This week, the Globe & Mail's 2010 Campus Research report has focused on several of York's researchers and research-related programs.
On March 9, the Globe published an article on the impact social sciences and humanities research has on economic growth. The story was part of its special report on university research and also appeared in the Report on Business section:
The study of literature is rarely associated with economic growth, yet that is precisely the argument made by Impact Group co-founder Ron Freedman: "The Stratford Festival generates huge economic benefit for the local community. What's its core technology? Old English."
According to Mr. Freedman, who authored a report on the economic role of social sciences and humanities research, this type of research doesn't get its fair share of credit for its contributions to the Canadian economy and society.
Discussions about the role of research in economic growth are usually dominated by the so-called "hard sciences," biomedical and technology in particular, and the Conservative government's recent Speech from the Throne was no exception, with its promises to continue investing in the Science and Technology Strategy, create a digital economy strategy and support advanced research in space-based technologies.
But many in the research community believe that focusing funding primarily on science and technology to strengthen the economy is a mistake. "The humanities and social sciences are moving to centre stage," said SSHRC president Chad Gaffield recently in a speech.
Two projects lead by York professors were mentioned in the coverage:
There are thousands of groups across the country trying to end homelessness. Yet, often being under-resourced, they lack funds to research whether their programs are effective. Enter Professor Stephen Gaetz of York University’s Faculty of Education and nursing Professor Bernie Pauly of the University of Victoria who teamed up with community partners to help them evaluate their programs and share their great ideas with other communities.
Megan Davies, a professor in the Department of Social Science in York’s Faculty of Liberal Arts & Professional Studies, had long wanted to share the wealth of knowledge she had accumulated about the history of mental health in Canada with young people, wrote the Globe. So, together with Anne Marshall, director of the Centre for Youth & Society at the University of Victoria, she developed high-school material that teaches students to understand their own mental health and be compassionate toward others with mental illness and made it available to teachers online at the Web site CaringMinds.ca.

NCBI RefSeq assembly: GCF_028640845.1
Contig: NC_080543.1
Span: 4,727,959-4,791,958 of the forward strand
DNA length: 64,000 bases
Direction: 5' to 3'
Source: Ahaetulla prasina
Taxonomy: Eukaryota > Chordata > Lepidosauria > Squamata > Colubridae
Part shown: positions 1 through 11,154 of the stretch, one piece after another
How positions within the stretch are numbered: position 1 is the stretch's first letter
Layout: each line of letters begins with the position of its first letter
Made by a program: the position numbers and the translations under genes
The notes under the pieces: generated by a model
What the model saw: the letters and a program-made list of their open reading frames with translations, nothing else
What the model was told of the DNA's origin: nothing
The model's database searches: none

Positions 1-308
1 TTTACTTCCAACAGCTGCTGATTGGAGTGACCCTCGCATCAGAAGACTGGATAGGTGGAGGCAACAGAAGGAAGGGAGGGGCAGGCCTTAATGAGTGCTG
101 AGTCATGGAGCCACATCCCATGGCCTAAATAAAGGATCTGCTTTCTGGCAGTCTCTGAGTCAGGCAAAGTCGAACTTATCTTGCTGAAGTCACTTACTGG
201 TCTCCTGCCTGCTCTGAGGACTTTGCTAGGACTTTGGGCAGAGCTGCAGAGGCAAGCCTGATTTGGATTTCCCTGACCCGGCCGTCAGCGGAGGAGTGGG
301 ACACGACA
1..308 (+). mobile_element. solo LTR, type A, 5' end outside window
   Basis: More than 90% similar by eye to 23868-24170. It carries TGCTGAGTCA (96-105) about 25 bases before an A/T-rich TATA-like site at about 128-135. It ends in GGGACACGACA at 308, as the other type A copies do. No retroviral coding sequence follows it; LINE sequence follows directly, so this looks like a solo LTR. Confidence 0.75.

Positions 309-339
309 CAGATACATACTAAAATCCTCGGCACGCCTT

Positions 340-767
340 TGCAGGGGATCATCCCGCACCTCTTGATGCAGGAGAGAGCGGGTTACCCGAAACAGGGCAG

On March 8, the Globe also published an article on commercializing university research that included York's Knowledge Mobilization program, which partners researchers with community organizations and government policymakers to produce mutually-beneficial research.
“The future lies in exchanging all forms of research not just with industry but with government and with the community at large as well,” says David Phipps, director of the Office of Research Services at York University. “In past, the focus has been on technology. Now we are extending it to business, law, the social sciences and the humanities.”
At York, Mr. Phipps has two full-time staff working on what he calls knowledge mobilization. To date, they work with the United Way of York Region and The Human Services Planning Coalition of York Region, which represents 15 different social services agencies.
Representatives from those agencies meet regularly with York researchers for what he calls KM in the AM — a knowledge management breakfast — where the agencies get to pick what area of research they want to hear about and a York professor specializing in that area delivers a presentation.
"After that we leave it to the agencies and the professors to follow up," he says.
On March 10, Professor Joe Baker in York’s School of Kinesiology & Health Science in the Faculty of Health was profiled as one of several researchers working in new and emerging research fields. It highlighted his research on the benefits of exercise and competitive sport to older people.
“We’re finding that a lot of things that we used to attribute to getting older, like decreases in cognitive functioning, depression and increased substance abuse, are really more a symptom of disuse rather than aging,” says Baker, a member of York’s Alliance in Graceful Aging, a multidisciplinary research team.
He also examines how society’s negative stereotypes about aging influence people’s behaviours as they grow older. “We are very much a culture that values youth and devalues the older person,” he says.
His findings so far suggest people’s expectations about aging play a significant role in their declining physical and cognitive abilities. “We’re just starting to get a handle on how big an influence these negative social stereotypes are on overall health,” he says.
Posted by Elizabeth Monier-Williams, research communications officer, with files courtesy of The Globe & Mail.